Fire, EMS suicides now considered LODDs, eligible for benefits under new N.H. law

"What we see in this career, the calls that we get, can take a toll on somebody's mental health and wellness," said Cheshire County Sheriff Eli Rivera


Rick Green
The Keene Sentinel

KEENE, N.H. — The suicide of a first responder will be considered a line-of-duty death eligible for associated family benefits under a bill recently signed into law.

Traumatic stress faced by law-enforcement officers, firefighters and emergency medical personnel can put them at increased risk of mental health issues and suicide, according to the Centers for Disease Control and Prevention.

Traumatic stress faced by law-enforcement officers, firefighters and emergency medical personnel can put them at increased risk of mental health issues and suicide, according to the Centers for Disease Control and Prevention.
Traumatic stress faced by law-enforcement officers, firefighters and emergency medical personnel can put them at increased risk of mental health issues and suicide, according to the Centers for Disease Control and Prevention. (Photo/AP)

Gov. Chris Sununu signed House Bill 91 on July 8, and it goes into effect Sept. 6. Sponsored by N.H. Rep. Daryl Abbas, R- Salem, it drew bipartisan support.

Franklin Police Chief David Goldstein, an adjunct instructor at the New Hampshire police academy, said that under the bill, the family of a first responder who died by suicide would be eligible for a $100,000 state line-of-duty death benefit.

The measure passed by voice votes in the House and Senate in May after unanimous support at the committee level.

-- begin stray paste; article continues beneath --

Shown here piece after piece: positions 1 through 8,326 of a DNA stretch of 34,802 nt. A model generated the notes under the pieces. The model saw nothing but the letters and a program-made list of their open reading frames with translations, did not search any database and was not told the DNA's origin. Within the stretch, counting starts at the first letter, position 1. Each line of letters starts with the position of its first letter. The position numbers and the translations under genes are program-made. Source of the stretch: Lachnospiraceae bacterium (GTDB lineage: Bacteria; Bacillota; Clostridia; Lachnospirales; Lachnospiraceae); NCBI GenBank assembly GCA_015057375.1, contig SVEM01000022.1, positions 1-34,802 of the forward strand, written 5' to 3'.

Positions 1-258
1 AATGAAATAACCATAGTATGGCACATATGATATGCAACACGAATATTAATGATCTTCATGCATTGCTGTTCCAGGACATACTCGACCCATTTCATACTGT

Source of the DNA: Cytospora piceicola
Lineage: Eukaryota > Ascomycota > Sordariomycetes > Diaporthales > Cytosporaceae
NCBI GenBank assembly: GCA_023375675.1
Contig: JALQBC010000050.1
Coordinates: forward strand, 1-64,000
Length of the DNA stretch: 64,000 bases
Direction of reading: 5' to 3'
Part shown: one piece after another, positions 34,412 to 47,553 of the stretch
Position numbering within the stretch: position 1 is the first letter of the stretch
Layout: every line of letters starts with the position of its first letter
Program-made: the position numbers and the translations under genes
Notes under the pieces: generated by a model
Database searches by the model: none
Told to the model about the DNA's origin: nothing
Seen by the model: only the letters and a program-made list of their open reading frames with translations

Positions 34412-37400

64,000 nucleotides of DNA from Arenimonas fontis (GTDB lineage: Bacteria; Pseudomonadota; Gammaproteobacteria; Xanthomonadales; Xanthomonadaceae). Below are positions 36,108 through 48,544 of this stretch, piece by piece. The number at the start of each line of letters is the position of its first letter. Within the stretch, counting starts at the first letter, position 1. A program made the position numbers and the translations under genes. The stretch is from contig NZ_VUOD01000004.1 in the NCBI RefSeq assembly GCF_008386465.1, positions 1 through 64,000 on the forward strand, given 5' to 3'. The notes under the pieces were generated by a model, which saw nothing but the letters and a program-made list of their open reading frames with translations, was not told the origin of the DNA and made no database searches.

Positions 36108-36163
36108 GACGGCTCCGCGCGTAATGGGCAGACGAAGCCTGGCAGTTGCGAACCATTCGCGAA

Cheshire County Sheriff Eli Rivera said the measure is an important and overdue acknowledgement that first responders' work can sometimes contribute to them taking their own lives.

"What we see in this career, the calls that we get, can take a toll on somebody's mental health and wellness," he said Monday. "When we go to a death of a child by the hands of a parent, or a pretty nasty accident scene, these things will add up."

Sometimes a law-enforcement officer will begin to question whether they could have arrived at the scene earlier, or whether there was something else they could have done to prevent a loss of life, he said.

Also, an officer's work life can take a toll on family life, and this can become another area of stress, Rivera said.

He and Peterborough Fire Chief Ed Walker said that years ago, first responders were less likely to talk about on-the-job stress or seek help for the problems it can cause.

"You wouldn't talk about it with peers," Walker said. "There was an attitude of, 'Suck it up, Buttercup. You signed up to see death and despair.' "

Both men said people who work a long time as a first responder will inevitably know someone who died by suicide or who contemplated it.

Everybody handles stress differently, Walker noted.

"The threshold for problems is really personal," he said. "If you have trouble with an incident, regardless of what the incident is, and you reach out for help, as an industry and a profession we have gotten much better about helping."

Even in more rural areas, first responders are under significant stress, and may even face the traumatic situation of being called out to help someone they know personally, Walker said.

Firefighters are three times more likely to die by suicide than die on the job, according to the National Fallen Firefighters Foundation. They are also at increased risk of suicidal thoughts and behaviors, regardless of if they are active in the field or retired.

A total of 177 first responders died by suicide last year, according to Blue H.E.L.P., a nonprofit that tracks such statistics.If you are experiencing thoughts of suicide or know anyone who is, contact the National Suicide Prevention Lifeline at 1-800-273-8255.

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(c)2022 The Keene Sentinel

McClatchy-Tribune News Service

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